Dakotas tribe displeased with planned summitSIOUX FALLS, S.D. (AP) — Members of the Standing Rock Sioux tribal council have written a letter to a U.S. Congressman detailing their displeasure with a planned summit on foster care in South Dakota.
SIOUX FALLS, S.D. (AP) — Members of the Standing Rock Sioux tribal council have written a letter to a U.S. Congressman detailing their displeasure with a planned summit on foster care in South Dakota.
The tribal council members sent the letter this week to Rep. Ed Markey of Massachusetts about the summit, scheduled for May 15-17 in Rapid City.
The summit, hosted by the Bureau of Indian Affairs, will focus on Indian child foster care in the state after allegations surfaced that South Dakota was routinely breaking the Indian Child Welfare Act.
Markey was one of a handful of lawmakers who questioned the BIA about Native American child foster care in South Dakota following an NPR report in 2011 that said a disproportionate number of Native American children removed from their homes in South Dakota each year are sent to foster care in non-Indian homes or group homes.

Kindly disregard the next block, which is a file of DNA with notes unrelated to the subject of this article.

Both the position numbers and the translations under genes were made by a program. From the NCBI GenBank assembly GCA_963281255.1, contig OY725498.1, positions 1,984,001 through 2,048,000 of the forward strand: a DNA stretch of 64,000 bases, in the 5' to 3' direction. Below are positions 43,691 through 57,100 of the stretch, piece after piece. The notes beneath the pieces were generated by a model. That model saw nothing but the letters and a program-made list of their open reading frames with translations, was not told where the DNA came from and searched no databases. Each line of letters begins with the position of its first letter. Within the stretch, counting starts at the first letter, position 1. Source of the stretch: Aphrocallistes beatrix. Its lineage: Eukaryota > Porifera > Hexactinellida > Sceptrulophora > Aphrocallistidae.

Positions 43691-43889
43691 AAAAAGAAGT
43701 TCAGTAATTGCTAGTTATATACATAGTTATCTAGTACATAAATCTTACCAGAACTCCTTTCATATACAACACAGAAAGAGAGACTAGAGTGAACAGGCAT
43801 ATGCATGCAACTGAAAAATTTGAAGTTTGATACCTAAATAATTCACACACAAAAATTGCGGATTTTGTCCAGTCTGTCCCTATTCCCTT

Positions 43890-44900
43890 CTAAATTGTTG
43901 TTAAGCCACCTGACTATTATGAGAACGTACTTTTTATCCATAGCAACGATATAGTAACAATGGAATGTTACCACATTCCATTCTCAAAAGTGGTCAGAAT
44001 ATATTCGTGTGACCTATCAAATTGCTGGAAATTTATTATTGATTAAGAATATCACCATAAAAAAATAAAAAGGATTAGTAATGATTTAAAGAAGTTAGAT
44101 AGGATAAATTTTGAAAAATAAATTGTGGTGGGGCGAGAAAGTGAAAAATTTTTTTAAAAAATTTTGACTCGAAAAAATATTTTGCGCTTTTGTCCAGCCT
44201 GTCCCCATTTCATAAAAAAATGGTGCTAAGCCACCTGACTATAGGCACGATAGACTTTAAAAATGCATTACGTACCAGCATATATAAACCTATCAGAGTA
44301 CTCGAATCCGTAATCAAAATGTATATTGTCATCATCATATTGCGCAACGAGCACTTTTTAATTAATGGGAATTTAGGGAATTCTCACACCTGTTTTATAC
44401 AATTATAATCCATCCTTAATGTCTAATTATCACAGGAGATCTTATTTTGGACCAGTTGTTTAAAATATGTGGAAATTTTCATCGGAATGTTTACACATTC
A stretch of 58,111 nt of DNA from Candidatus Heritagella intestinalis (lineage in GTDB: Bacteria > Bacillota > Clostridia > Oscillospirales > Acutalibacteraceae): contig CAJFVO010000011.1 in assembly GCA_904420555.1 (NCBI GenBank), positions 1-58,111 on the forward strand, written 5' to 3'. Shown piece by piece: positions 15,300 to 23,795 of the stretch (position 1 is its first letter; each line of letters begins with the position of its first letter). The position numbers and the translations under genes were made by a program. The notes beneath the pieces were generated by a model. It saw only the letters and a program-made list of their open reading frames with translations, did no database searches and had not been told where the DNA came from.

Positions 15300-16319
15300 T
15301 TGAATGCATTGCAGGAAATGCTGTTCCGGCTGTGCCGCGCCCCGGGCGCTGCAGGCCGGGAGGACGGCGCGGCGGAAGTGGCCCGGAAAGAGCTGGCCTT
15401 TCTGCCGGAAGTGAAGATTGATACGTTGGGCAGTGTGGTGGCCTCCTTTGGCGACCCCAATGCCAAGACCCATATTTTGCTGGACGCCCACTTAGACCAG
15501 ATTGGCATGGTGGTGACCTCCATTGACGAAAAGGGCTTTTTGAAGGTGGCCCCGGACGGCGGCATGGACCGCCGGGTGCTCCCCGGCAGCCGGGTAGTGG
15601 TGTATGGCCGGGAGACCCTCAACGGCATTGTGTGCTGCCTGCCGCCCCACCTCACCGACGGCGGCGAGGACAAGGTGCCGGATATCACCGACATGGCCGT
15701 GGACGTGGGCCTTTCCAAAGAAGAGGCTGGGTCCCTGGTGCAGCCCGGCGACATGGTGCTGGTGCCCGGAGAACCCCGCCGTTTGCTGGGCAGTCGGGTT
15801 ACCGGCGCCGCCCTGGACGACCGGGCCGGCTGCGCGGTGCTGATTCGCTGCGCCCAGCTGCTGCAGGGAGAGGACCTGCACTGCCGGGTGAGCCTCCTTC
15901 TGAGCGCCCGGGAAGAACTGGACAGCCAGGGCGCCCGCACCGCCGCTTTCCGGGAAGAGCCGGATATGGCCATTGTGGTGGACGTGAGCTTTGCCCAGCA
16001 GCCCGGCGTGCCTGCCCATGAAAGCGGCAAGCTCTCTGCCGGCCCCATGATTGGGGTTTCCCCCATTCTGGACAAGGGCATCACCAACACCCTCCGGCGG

State officials have called the NPR stories inaccurate, unfair and biased, but acknowledged a disproportionate number of Native American children are involved in the child welfare system because the state receives more referrals involving them regarding alleged abuse and neglect.
"We Lakota/Dakota leaders, therefore, find it unacceptable that the BIA's draft summit agenda ... fails to address any of NPR's dominant claims, or to propose what we consider to be serious solutions to our crisis," Standing Rock Sioux tribal chairman Charles Murphy and members of the tribal council wrote in the letter.
The letter listed changes the tribe would like to see to the agenda, including allowing former Sen. James Abourezk of South Dakota to speak. Abourezk chaired the yearlong Indian Policy Review Commission in 1977 that resulted in the Indian Child Welfare Act.
The BIA did not immediately return a message seeking comment.